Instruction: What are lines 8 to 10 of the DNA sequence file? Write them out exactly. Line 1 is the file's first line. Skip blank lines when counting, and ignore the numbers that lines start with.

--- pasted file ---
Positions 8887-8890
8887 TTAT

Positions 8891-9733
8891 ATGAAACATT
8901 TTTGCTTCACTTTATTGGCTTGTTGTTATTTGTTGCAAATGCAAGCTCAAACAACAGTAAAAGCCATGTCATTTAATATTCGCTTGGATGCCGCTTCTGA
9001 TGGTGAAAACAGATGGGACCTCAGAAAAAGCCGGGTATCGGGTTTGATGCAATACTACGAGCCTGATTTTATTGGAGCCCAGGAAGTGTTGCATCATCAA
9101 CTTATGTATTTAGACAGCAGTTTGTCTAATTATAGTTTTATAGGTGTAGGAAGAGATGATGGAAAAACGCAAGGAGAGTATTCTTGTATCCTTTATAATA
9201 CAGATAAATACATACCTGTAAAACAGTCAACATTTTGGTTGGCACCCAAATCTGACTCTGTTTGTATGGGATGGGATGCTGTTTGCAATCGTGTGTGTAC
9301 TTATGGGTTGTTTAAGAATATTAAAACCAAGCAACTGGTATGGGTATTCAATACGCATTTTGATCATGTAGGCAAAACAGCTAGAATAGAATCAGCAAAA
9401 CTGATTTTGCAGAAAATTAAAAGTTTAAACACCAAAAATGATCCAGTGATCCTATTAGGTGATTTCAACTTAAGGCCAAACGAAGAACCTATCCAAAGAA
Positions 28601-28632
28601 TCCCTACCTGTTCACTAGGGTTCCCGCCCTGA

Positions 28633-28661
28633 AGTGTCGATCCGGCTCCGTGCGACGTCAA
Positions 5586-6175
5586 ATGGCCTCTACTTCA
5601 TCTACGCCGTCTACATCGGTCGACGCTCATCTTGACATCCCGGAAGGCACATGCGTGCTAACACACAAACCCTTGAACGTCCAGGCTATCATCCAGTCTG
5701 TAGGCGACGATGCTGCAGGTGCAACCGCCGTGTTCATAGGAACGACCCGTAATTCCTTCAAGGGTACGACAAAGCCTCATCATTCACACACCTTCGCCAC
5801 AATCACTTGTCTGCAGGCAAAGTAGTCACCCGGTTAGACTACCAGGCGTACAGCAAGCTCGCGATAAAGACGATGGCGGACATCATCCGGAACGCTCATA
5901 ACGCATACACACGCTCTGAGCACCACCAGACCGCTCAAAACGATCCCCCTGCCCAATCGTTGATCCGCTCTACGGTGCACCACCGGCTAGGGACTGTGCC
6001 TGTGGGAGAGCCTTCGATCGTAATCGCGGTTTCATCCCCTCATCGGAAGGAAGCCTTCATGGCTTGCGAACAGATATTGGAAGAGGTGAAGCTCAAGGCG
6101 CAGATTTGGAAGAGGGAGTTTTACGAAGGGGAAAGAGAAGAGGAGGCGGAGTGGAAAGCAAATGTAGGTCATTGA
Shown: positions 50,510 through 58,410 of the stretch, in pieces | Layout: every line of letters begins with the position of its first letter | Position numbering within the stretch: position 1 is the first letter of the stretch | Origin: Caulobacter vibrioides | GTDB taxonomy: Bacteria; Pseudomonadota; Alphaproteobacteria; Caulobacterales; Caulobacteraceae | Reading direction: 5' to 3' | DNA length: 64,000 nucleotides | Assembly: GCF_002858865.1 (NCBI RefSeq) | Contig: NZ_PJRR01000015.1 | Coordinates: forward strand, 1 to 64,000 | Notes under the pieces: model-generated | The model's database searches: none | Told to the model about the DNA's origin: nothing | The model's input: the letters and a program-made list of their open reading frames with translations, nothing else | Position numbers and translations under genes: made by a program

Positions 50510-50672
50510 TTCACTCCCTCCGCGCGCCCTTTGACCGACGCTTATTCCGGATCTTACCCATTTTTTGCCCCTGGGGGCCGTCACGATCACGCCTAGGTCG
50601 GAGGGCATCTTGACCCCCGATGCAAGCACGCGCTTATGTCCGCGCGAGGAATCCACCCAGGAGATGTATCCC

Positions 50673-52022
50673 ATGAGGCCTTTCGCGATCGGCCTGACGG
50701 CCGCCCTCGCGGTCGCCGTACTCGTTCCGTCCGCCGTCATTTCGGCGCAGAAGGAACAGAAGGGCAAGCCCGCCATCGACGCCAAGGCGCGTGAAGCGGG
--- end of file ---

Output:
9201 CAGATAAATACATACCTGTAAAACAGTCAACATTTTGGTTGGCACCCAAATCTGACTCTGTTTGTATGGGATGGGATGCTGTTTGCAATCGTGTGTGTAC
9301 TTATGGGTTGTTTAAGAATATTAAAACCAAGCAACTGGTATGGGTATTCAATACGCATTTTGATCATGTAGGCAAAACAGCTAGAATAGAATCAGCAAAA
9401 CTGATTTTGCAGAAAATTAAAAGTTTAAACACCAAAAATGATCCAGTGATCCTATTAGGTGATTTCAACTTAAGGCCAAACGAAGAACCTATCCAAAGAA